Under plans set out by the Department for Business, Innovation and Skills (DBIS), employment tribunal will have to pass on details of whistleblowing incidents to the relevant regulators, such as the Health & Safety Executive and the Serious Fraud Office.
DBIS said the measure is designed to make it easier for regulators to assess whistleblowing claims and decide whether further action needs to be taken.
“This consultation aims to create a clear mechanism for keeping regulators informed, whilst ensuring that unsubstantiated allegations against companies are not made public,” the DBIS said.
Employees who blow the whistle on what they see as malpractice by their employers do so under the Public Interest Disclosure Act 1998. Should they bring a subsequent case to the Employment Tribunal, it would focus on the position of the claimant rather than the detail of the concern they had raised.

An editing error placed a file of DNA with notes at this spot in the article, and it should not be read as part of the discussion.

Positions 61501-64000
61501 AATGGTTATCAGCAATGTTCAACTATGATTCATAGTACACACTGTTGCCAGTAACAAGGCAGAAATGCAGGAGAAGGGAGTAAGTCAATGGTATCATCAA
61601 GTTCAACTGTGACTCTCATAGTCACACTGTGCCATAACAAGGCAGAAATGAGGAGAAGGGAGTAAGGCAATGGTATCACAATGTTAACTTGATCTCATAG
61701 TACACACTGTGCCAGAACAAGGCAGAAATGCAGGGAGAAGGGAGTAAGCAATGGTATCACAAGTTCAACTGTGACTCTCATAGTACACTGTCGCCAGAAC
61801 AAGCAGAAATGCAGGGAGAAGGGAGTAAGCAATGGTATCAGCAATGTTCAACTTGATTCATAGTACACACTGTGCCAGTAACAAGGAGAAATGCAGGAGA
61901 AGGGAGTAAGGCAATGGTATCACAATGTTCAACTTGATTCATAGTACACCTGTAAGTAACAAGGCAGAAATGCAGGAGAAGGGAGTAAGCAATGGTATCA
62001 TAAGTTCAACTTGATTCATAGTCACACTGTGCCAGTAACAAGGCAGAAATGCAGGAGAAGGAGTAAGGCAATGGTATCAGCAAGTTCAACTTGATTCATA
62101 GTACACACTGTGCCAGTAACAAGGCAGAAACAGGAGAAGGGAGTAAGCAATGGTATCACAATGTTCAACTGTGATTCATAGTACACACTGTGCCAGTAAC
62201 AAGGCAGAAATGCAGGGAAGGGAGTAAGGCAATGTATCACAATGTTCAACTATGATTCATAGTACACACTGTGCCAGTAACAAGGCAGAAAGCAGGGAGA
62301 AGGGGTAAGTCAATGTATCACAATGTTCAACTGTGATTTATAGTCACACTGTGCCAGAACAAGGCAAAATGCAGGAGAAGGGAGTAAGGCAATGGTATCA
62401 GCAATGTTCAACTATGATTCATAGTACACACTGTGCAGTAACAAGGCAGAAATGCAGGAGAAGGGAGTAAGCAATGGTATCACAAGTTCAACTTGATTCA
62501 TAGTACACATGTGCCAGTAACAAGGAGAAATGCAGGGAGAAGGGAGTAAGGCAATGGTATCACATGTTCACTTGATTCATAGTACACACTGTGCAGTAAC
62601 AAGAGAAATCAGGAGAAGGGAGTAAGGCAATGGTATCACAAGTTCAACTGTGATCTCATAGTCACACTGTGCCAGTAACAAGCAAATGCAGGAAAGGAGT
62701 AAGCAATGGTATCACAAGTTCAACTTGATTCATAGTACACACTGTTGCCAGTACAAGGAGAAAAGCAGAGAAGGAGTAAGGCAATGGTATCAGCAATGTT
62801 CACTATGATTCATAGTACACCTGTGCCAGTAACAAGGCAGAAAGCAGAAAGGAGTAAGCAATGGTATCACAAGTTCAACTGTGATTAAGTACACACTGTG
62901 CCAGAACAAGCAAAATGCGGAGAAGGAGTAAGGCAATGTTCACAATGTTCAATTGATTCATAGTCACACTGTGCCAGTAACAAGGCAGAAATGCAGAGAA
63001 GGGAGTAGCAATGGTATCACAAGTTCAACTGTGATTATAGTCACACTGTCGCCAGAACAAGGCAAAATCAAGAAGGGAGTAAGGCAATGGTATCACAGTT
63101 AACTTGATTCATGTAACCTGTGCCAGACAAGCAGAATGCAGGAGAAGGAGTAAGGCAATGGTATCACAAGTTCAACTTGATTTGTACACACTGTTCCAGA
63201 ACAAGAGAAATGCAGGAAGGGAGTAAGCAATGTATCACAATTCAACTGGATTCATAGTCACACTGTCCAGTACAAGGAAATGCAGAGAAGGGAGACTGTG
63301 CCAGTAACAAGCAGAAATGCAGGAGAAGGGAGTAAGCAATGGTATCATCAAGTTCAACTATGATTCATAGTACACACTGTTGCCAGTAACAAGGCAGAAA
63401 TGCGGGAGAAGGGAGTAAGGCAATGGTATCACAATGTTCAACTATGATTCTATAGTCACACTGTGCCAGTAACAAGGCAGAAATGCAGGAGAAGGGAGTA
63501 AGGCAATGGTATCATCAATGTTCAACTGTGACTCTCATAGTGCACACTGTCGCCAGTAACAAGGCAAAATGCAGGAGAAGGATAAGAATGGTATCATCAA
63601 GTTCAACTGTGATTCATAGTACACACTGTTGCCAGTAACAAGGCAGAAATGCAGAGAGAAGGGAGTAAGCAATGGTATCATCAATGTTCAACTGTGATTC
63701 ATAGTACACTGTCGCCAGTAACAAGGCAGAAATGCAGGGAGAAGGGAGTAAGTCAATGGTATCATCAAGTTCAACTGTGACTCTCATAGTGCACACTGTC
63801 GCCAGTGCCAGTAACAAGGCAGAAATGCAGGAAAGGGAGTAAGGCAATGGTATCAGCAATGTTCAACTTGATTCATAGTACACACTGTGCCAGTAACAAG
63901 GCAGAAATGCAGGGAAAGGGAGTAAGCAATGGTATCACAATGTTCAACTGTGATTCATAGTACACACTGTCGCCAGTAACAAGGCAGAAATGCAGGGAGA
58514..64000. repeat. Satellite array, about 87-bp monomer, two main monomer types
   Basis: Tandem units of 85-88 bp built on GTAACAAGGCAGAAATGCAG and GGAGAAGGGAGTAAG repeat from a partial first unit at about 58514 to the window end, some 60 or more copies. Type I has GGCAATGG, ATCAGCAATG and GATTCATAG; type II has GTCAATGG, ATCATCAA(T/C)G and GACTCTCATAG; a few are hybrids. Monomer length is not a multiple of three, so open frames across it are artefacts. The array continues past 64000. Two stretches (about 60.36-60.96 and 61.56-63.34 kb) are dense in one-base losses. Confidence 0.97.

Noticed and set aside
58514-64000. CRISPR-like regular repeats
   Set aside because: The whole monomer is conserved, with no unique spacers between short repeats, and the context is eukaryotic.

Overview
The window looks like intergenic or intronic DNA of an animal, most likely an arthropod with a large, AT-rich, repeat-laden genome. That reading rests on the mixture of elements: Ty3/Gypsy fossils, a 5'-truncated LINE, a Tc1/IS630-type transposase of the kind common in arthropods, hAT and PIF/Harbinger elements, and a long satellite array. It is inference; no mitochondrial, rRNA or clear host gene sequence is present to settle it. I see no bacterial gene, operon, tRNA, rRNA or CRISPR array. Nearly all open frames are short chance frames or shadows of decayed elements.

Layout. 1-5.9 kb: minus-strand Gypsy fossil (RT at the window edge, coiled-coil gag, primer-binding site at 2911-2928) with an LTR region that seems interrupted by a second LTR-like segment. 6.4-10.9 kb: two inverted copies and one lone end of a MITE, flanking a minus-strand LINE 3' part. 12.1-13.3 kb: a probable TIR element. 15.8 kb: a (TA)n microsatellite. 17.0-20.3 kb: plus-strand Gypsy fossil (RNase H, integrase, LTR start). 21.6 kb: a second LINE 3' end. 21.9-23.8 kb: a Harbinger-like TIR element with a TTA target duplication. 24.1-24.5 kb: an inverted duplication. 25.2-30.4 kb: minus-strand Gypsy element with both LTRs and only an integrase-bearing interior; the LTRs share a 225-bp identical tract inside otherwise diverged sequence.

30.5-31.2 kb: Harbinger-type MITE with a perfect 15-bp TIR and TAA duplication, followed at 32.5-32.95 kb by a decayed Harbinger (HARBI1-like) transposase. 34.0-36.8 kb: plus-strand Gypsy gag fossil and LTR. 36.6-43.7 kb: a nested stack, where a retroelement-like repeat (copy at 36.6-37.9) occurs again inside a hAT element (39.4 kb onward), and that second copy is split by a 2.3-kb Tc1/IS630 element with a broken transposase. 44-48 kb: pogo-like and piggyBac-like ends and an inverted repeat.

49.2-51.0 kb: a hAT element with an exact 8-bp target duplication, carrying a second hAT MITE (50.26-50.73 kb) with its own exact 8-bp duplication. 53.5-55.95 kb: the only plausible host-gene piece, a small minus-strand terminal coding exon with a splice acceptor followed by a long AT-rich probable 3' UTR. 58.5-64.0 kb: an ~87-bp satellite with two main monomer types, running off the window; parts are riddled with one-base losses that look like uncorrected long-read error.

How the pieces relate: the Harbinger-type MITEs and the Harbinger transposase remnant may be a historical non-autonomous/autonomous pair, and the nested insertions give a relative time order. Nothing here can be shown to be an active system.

The government wants to change this practice.
Lord Young, employment relations minister, said: “This is an important step forward in improving the flow of information between tribunals and industry regulators. This change in the rules will help provide an early warning system for patterns of unlawful, fraudulent or dangerous behaviour emerging within an industry.”
One change envisaged by the consultation process is that once a whistleblowing claim is lodged at tribunal, a copy will be passed to the relevant regulator. The government hopes the changes will come into effect in April 2010.